Burnett to start Sunday on short rest
Right-hander to replace reliever Tallet going for McGowan
TORONTO -- Any scouts interested in seeing how A.J. Burnett matches up against the Yankees might want to adjust their travel plans. The Blue Jays have altered their rotation, giving Burnett the nod to start against New York on Sunday.
It's a move that Toronto believes can help the club win the three-game set against New York, but it's one that comes amidst trade rumors involving Burnett, as well. That being the case, having Burnett start against the potent Yankees' lineup on just three days' rest could be seen as a way to showcase the pitcher to interested teams.
"People can think whatever they want to think," Blue Jays general manager J.P. Ricciardi said. "He's pitching on Sunday, which I think is good."
Originally, after placing Dustin McGowan on the disabled list with a right shoulder injury on Wednesday, the Jays planned on sending left-handed reliever Brian Tallet to the hill for a spot start in Toronto's final game of the first half. Prior to Friday's opener against the Yankees, Toronto announced the switch.
The Jays had already considered having Burnett skip his side session and making him available out of the bullpen on Sunday. Instead, Toronto approached Burnett, who logged 112 pitches in a start on Wednesday, about possibly starting on short rest and the pitcher had no issues with the decision.
"We asked him and he was fine," Ricciardi said. "He said, 'Yeah, I'd love to go.' I think all the guys are trying to put their best foot forward, and he knows we're a little short-handed. I thought it was great that he stepped up."
How many more starts Burnett will make for the Blue Jays this season remains an unanswered question, though. Even with McGowan sidelined for at least a month -- and likely longer -- Ricciardi said Toronto wouldn't hesitate to deal Burnett before the July 31 deadline, should the right offer come along.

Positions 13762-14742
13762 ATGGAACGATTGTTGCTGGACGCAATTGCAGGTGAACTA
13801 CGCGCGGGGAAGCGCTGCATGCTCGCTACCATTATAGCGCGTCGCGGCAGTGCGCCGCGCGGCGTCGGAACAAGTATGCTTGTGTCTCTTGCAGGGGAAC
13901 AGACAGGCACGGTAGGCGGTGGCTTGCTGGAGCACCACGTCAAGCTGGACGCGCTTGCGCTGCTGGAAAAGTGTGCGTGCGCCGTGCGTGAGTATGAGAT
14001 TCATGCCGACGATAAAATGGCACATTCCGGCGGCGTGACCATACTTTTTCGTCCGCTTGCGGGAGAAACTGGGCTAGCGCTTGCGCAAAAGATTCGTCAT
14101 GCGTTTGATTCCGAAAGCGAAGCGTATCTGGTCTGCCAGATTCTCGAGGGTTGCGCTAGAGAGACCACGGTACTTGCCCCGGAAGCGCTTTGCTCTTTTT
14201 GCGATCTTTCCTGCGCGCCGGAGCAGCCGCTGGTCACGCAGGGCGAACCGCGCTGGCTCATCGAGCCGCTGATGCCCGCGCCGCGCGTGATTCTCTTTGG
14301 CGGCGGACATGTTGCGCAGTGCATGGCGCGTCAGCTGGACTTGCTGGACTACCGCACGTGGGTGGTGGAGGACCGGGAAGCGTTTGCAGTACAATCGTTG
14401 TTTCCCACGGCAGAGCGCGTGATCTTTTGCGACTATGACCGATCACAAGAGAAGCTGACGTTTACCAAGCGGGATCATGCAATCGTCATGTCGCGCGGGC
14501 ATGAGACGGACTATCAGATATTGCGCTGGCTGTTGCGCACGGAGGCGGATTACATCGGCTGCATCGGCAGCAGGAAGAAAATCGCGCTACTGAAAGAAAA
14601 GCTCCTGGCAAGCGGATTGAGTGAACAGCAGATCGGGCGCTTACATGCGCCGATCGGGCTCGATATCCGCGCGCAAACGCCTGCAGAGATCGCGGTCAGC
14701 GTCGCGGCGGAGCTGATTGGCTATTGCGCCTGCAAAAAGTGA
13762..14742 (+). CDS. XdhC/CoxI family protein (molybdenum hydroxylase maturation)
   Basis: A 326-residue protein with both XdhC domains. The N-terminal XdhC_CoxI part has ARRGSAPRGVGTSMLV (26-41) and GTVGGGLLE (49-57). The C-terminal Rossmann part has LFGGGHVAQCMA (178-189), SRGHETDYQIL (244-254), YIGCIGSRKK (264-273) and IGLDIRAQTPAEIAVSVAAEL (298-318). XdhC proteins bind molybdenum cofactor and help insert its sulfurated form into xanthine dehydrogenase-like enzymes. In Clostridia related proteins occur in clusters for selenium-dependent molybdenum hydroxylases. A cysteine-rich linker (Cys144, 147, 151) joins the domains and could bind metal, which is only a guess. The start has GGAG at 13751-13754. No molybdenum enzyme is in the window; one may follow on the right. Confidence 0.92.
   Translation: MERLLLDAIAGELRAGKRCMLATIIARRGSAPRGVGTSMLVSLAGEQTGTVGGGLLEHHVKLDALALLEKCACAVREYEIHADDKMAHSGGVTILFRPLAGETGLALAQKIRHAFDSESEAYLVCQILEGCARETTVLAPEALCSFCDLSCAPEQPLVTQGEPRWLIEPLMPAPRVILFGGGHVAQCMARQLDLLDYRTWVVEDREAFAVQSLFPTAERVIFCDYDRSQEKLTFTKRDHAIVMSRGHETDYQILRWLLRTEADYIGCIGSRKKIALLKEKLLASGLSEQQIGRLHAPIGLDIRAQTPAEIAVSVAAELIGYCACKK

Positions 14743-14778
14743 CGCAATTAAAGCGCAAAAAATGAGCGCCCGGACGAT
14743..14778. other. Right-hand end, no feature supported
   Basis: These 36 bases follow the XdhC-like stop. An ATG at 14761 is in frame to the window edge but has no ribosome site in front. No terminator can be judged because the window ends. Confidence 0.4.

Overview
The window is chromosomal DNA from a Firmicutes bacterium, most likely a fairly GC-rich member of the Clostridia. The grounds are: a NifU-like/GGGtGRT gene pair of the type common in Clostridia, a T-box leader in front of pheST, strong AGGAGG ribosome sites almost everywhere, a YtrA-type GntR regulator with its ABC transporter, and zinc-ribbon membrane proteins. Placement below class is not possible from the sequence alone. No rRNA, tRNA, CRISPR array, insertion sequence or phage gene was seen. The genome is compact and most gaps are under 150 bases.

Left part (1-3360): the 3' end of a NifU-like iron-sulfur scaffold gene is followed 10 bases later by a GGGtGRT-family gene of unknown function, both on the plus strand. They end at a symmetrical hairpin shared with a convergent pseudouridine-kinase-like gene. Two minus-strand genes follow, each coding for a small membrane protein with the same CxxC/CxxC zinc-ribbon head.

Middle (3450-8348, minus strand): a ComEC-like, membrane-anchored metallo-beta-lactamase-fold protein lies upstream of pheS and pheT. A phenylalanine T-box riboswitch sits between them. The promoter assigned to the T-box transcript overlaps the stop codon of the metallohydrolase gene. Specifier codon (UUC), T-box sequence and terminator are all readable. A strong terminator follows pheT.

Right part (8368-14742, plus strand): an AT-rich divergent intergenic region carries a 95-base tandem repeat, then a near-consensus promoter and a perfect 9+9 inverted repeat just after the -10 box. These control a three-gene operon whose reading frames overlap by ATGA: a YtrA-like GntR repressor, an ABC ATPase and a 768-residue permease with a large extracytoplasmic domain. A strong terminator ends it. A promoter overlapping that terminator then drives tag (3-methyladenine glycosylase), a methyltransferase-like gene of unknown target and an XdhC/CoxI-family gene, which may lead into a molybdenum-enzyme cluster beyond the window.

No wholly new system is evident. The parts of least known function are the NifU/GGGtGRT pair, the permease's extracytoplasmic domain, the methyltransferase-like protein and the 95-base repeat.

"I don't think McGowan affects anything," Ricciardi said. "If we're going to do anything, we're going to do what helps out club. We've got [David] Purcey, who can come up [from Triple-A] and pitch, but we have absolutely nothing going in the way of a trade.
"We're not looking to trade anybody right now and we have no conversations going with anybody in that regard."
Multiple reports have indicated that the Philadelphia Phillies have interest in Burnett and have had talks with the Blue Jays. Toronto assistant general manager Tony LaCava -- one of Ricciardi's top advisors -- has even been spotted in Reading, Pa., scouting the Phillies' Double-A team.
While Ricciardi didn't confirm that he'd discussed Burnett with the Phillies, Toronto's GM didn't dismiss the possibility, either.
"We have nothing to report on that," Ricciardi said.
After the Indians shipped left-hander CC Sabathia to the Brewers and right-hander Rich Harden was dealt by the A's to the Cubs, Burnett became arguably the top arm deemed available on the trade market. The Dodgers are also rumored to be interested in the Toronto right-hander.
If the Jays did decide to trade Burnett, the club would likely summon Purcey from Triple-A Syracuse to take an extended look at the left-hander. Purcey, who has made two spot starts for Toronto this season, is 7-6 with a 2.77 ERA and 107 strikeouts over 104 innings in 17 outings with the Chiefs this year.
"I just don't want to spot start him," Ricciardi said of Purcey. "He's deserving of more than one start. He's had a great year in Triple-A, so to run him up for one start, if we bring him up, I think I'd like to have him for more than one start."
Burnett, who can reportedly veto trades to 15 teams, is the target of much discussion, mainly due to his contract situation. When Burnett inked a five-year deal worth $55 million with the Jays prior to the 2006 season, he was given the ability to opt out of the contract after this season.
If Burnett remained with Toronto through the remainder of this season and decided to opt out, leaving $24 million on the table, the Jays would receive two first-round picks in next June's First-Year Player Draft. Even if dealt before the deadline, Burnett can elect to walk away from his deal to test free agency.
On June 14, Burnett didn't do himself any favors, admitting to a reporter from Chicago that he'd accept a trade to a contending team like the Cubs "with open arms." Since making that comment, which caused a stir in Toronto, Burnett has been charged with at least seven runs in three of his five outings.
Burnett is 9-8 with a 5.23 ERA through 20 appearances, including 19 starts, this season for the Blue Jays. Entering Friday, his 118 strikeouts were the second-highest total in the American League. Burnett features an overpowering fastball and a strong curve that would be attractive to contending clubs.
"We're going to listen to anyone who calls on any of our players," Ricciardi said. "For us to say that we're not going to trade anybody, I think, is crazy."
Jordan Bastian is a reporter for MLB.com. This story was not subject to the approval of Major League Baseball or its clubs.